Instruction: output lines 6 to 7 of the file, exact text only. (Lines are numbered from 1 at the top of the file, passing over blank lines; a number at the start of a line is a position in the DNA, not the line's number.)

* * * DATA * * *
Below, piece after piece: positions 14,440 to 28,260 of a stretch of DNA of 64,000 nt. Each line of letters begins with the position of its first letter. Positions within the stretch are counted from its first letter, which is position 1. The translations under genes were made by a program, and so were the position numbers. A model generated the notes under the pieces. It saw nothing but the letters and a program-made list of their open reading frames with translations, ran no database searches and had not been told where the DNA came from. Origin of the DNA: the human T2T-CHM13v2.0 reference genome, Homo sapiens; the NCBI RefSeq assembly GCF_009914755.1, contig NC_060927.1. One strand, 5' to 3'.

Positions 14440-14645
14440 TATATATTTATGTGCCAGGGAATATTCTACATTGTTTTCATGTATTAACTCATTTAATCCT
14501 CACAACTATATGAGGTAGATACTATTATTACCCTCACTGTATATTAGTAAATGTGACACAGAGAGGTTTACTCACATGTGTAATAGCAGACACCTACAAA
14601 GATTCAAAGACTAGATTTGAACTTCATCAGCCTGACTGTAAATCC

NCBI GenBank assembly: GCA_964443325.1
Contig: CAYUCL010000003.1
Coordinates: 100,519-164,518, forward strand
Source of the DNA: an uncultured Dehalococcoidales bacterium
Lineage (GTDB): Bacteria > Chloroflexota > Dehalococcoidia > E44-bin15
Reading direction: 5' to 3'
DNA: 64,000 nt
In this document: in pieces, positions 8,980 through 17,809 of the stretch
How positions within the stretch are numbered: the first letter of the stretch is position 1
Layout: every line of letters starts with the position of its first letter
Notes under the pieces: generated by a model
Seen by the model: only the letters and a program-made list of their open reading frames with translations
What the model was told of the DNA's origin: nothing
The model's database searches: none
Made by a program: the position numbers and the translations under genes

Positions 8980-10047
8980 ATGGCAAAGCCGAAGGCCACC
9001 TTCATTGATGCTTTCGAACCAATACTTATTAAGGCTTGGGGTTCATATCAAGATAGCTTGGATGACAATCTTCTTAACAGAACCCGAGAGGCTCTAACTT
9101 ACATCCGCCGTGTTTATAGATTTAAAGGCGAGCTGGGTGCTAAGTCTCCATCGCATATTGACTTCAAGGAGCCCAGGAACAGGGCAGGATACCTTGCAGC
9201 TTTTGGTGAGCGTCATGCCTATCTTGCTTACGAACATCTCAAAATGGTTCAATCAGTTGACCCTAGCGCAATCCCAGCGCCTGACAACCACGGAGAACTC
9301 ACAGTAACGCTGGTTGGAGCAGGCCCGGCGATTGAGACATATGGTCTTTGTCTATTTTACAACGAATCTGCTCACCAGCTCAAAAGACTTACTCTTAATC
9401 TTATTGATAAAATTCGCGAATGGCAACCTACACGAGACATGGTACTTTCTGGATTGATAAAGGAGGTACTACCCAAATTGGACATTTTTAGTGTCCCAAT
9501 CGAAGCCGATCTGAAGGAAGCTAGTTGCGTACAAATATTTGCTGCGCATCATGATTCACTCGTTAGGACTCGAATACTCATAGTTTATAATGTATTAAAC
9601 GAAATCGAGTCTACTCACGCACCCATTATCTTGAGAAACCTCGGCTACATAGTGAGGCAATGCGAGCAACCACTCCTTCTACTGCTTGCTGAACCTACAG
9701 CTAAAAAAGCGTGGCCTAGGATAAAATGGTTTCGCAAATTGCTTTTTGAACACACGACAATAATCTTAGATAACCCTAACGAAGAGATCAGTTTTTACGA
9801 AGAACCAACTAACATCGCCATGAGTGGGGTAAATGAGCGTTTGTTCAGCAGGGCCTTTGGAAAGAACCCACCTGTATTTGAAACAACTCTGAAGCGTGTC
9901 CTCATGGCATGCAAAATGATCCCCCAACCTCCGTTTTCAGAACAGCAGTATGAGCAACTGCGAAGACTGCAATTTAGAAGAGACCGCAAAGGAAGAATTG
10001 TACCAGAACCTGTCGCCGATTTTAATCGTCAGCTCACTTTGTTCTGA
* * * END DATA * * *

NCBI GenBank assembly: GCA_964443325.1
Contig: CAYUCL010000003.1